He demanded we show our passports, and when we told them we didn't have them, he asked why we were there. We reassured him we were only there to take photos and we just thought the house was beautiful.
Slowly, he calmed. Because of his younger friend who was there convincing him not to call the police, he began talking to us. The man explained when his mother died, his siblings couldn't agree on anything so they are just wanting to demolish the house. He couldn't understand why people would travel to see this place.
Finally, he walked us out and explained that he is usually armed and that he is a "dangerous man". After about ten minutes, he reluctantly shook our hands, took my partners name and email address, then let us go on our way.

Throwback to a now collapsed prairie boarding house. This location was midpoint between two larger towns in North Dakota. Hundreds, maybe even thousands of guests had once stopped here for the night to rest before continuing their harsh journey by horse and carriage.
I can't help but imagine what the Native Americans first thought when this structure showed up on these desolate grounds. I can envision a hostile spaceship landing in my neighborhood and presume the Native Americans probably feeling quite similar.

Long before this abbey was constructed, the Celts had called this forest location home between 1200 and 500 BC and had built a fortress on these same grounds.
A castle was built here in the 9th century, but in 1024 it was decided that the family castle be converted into a Benedictine Monastery.
In 1036, Princess Guinheld of Denmark was sent by King Canute (from the tale of "King Canute and the Waves"), to marry the Emperor's son. Only two years later, the pregnant princess followed her husband to Italy, where she gave birth then contracted a fatal illness. Her body was brought back to Germany so she could be buried in the center of the abbey, where her grave marker still rests today.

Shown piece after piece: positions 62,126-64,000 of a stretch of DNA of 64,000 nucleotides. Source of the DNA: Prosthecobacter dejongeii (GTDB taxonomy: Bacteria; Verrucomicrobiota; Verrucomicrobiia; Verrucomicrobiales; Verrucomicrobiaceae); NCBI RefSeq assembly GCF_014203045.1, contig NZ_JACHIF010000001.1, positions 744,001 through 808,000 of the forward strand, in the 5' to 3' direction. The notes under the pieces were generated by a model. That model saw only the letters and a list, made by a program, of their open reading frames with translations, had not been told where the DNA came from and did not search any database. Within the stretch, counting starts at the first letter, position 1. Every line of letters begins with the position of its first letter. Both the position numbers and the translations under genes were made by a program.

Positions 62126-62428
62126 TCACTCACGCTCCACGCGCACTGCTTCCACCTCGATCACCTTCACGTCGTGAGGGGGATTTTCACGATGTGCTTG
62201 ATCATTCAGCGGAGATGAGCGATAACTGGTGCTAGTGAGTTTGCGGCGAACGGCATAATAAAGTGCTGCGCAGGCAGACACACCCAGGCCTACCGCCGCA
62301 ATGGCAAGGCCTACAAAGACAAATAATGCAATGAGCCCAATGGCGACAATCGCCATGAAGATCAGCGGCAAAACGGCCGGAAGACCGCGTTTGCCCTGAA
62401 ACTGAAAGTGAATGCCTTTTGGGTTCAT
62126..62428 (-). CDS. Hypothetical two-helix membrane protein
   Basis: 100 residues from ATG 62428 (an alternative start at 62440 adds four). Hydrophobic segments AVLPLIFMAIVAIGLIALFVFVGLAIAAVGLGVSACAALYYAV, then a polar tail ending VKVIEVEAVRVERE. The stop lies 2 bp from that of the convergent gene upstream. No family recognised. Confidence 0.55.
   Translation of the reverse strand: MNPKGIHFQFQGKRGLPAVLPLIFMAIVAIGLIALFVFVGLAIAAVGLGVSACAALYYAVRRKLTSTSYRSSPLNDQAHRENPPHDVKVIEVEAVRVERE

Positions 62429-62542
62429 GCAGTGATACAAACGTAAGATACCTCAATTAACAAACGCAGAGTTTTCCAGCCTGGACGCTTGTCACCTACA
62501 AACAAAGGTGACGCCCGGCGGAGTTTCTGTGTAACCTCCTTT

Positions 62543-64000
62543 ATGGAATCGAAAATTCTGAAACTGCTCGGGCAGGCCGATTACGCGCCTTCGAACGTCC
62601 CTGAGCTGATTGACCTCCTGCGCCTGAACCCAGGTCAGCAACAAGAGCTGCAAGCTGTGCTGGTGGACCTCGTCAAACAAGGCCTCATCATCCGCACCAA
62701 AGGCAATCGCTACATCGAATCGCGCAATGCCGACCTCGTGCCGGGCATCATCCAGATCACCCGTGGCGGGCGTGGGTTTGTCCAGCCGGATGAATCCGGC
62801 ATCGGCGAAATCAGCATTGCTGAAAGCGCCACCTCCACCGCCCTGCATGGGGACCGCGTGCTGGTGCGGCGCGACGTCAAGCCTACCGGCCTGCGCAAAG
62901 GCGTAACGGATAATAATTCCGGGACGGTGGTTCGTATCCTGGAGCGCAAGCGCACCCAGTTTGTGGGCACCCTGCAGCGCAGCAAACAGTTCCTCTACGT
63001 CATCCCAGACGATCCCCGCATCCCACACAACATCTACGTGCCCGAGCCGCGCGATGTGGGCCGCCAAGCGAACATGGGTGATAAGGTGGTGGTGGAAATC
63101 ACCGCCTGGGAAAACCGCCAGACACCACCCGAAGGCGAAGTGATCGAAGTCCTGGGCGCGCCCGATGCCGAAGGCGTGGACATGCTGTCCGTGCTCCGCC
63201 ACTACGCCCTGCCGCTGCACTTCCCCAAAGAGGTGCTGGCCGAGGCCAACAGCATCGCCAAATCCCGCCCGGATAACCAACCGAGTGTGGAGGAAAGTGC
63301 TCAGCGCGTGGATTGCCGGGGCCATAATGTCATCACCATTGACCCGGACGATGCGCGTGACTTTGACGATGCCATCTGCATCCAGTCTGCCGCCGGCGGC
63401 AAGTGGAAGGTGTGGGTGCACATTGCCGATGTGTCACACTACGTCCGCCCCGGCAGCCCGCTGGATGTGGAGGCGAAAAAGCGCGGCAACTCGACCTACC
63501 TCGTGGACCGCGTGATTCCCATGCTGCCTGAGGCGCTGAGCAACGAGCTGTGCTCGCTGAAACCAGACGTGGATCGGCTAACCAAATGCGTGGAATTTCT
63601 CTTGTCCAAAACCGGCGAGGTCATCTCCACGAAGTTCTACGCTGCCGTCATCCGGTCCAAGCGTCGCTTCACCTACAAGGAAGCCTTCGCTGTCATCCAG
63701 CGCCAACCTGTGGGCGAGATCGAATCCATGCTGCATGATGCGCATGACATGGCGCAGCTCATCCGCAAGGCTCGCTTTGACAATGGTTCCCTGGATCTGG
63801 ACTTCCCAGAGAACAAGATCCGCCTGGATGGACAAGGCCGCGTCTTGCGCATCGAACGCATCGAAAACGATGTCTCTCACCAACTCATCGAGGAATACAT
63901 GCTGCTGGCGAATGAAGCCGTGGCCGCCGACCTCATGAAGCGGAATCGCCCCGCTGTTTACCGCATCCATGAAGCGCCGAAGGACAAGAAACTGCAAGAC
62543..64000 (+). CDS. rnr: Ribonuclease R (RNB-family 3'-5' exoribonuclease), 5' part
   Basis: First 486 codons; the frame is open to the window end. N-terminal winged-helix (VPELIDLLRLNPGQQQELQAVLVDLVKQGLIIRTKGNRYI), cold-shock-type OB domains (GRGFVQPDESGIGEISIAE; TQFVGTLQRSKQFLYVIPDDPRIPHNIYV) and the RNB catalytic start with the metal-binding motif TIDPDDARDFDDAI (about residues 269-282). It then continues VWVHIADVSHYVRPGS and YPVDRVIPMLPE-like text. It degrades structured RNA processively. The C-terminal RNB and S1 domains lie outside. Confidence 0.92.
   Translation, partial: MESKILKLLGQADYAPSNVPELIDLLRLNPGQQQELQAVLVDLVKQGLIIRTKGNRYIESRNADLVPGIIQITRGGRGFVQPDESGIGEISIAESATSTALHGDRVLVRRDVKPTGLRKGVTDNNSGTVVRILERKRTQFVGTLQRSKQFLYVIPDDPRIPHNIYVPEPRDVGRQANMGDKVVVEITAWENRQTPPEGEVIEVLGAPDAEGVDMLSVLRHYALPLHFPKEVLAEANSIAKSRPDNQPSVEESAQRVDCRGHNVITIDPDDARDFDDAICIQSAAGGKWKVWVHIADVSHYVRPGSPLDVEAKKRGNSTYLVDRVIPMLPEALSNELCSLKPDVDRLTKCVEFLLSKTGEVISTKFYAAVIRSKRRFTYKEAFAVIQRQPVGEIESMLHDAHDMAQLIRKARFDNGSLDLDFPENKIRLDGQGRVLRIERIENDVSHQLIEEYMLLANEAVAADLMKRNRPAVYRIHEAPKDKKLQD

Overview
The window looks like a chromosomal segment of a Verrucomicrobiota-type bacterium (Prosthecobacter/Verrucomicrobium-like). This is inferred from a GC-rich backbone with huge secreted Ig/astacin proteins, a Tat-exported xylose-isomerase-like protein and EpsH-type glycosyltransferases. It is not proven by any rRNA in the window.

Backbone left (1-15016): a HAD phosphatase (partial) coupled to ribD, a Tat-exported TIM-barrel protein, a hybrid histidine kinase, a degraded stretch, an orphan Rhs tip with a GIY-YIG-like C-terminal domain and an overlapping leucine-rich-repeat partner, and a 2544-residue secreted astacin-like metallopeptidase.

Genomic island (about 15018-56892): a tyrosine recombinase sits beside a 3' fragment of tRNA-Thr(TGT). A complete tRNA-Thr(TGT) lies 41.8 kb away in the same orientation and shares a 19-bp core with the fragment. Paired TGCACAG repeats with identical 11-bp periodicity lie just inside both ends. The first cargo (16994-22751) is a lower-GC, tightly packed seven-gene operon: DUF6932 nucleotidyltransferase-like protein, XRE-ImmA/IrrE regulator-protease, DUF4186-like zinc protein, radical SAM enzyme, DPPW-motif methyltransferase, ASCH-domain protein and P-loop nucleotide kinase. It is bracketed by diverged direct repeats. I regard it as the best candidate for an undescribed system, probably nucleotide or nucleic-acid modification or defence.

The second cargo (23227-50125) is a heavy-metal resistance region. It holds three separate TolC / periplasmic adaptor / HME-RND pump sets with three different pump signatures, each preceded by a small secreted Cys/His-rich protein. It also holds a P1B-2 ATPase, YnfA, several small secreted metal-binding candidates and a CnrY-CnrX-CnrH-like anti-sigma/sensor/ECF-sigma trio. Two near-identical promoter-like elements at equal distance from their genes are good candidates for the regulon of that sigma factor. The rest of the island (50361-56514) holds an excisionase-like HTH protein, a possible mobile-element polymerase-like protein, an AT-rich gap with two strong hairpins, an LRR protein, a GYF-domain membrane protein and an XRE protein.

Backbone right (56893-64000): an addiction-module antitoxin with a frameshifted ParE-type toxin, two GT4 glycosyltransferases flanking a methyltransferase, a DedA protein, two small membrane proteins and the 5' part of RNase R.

It was here at this monastery in 1038 that the decision was made regarding the dates of Advent. It was established right here within the walls of Limburg that the dates of the Advent season would be from November 27th to December the 3rd, which remain the Advent dates to this day.
Limburg was actively used until the mid 1600s, when the French destroyed most of the area during wars. Today, Kloster Limburg is still an impressive ruin sitting above Bad Dürkheim, reminding us of the rich history within Germany's Palatinate Forest.

"In an ossuary full of basics, be a golden skull." Why a golden skull among the 20,000 souls resting here? It's not that interesting.
The church once allowed a movie set to film at this location, and despite the film members promises to not disturb the ossuary, someone working on the set painted it gold. So gold the skull remained. #rude

All your possessions will not be your legacy. One day, your photos, your car, your letters, your clothes, your furniture, your every aspect of physical life will be robbed of all monetary and sentimental value. Everything that you think represents your life will inevitably be lost, discarded, or simply taken back and gently destroyed over time by mother nature herself.
Looking through my photos of all the abandoned places I've photographed brings me comfort in a strange way. This week many of my own personal possessions have been destroyed - original photos, all my mail throughout my tours of Iraq and Afghanistan, souvenirs from all my travels, military uniforms and letters from my deceased father are among some of the many items. Was I devastated at first? Without a doubt. Do those possessions define who I am? No.